Man accused of van attack on Muslims wrote about Rotherham child sex abuse scandal in letter
A man accused of trying to kill as many Muslims 'as possible' outside a London mosque referred to the Rotherham child sexual exploitation scandal in a letter found on the day of his alleged attack.
Darren Osborne is accused of deliberately driving into worshippers near a mosque - killing one man and injuring nine others.
He is said to have become 'brainwashed' after watching a television drama about the Rochdale grooming sex scandal, a court has heard.
A handwritten note in the cab of a van he hired complained about terrorists on the streets and referred to the Rotherham child exploitation scandal, which involved the abuse of 1,400 children by men of predominantly Pakistani heritage over a 16 year period.
The letter read: "This is happening up and down our green and pleasant land. Feral inbred, raping Muslim men, hunting in packs, preying on our children."
Osborne is accused of deliberately mowing down Makram Ali, 51, and nine other people on a crowded pavement in north London shortly after 12.15am on June 19 last year.
Prosecutor Jonathan Rees QC said the 'act of extreme violence' was considered by the prosecution to be a terrorist attack.
He said the 48-year-old had become obsessed with Muslims in the weeks before the attack after watching BBC programme Three Girls, based on testimony from victims of the Rochdale grooming gangs.
Osborne is said to have accused all Muslims of being rapists and belonging to paedophile gangs.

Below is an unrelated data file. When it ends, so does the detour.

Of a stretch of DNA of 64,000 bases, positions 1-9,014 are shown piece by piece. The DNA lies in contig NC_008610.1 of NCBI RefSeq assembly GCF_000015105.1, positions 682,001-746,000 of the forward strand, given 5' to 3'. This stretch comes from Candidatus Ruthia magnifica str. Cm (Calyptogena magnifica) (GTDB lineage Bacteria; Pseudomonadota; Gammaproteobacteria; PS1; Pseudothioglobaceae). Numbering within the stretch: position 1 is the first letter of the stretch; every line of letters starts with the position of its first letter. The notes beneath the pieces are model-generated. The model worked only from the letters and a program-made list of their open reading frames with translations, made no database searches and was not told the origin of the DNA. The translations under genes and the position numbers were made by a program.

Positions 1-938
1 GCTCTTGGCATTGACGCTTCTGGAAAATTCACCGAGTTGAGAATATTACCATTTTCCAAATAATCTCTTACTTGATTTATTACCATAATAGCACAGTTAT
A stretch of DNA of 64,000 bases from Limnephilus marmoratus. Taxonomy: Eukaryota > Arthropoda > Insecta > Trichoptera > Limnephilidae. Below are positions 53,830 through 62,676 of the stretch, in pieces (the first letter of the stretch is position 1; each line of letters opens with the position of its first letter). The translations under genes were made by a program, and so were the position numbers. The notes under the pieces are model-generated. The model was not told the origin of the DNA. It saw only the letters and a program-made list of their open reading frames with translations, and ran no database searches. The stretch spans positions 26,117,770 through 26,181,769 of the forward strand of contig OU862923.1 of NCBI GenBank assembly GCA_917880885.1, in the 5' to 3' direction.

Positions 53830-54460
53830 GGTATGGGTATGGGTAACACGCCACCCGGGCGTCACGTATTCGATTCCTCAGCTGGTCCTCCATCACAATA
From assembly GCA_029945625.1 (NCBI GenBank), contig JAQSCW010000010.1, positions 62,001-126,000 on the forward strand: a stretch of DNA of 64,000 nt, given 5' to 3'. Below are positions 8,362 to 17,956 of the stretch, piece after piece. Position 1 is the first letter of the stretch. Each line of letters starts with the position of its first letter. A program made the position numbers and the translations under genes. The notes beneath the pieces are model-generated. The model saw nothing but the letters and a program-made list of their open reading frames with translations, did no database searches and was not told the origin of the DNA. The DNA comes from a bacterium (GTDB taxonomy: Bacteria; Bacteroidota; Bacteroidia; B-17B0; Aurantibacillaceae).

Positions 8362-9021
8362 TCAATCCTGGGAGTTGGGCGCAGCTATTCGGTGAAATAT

Describing Osborne's response to watching the BBC drama, his partner of 20 years Sarah Andrews said in a statement read to the court: "He seemed brainwashed and totally obsessed with the subject.
"He has been openly saying a lot of racist things and tarring all Muslims with the same brush."
In the statement she added that she had noticed him reading posts on Twitter by English Defence League Leader Tommy Robinson.
"I think he was a ticking time bomb. I should have realised what was going on and I feel so bad that I did not see it, so that I could have done something to stop it," she said.
Opening the prosecution case yesterday, Mr Rees said Osborne 'was trying to kill as many of the group as possible' as he drove a van into worshippers who had attended Ramadan night prayers near two mosques.
Mr Rees told jurors: "The underlying theme seems to be that the defendant felt that insufficient was being said or done to counter terrorism and the grooming gangs comprising predominantly Muslim males.
"Against that background, the defendant decided to take matters into his own hands."
Osborne denies murder and attempted murder.
The trial continues.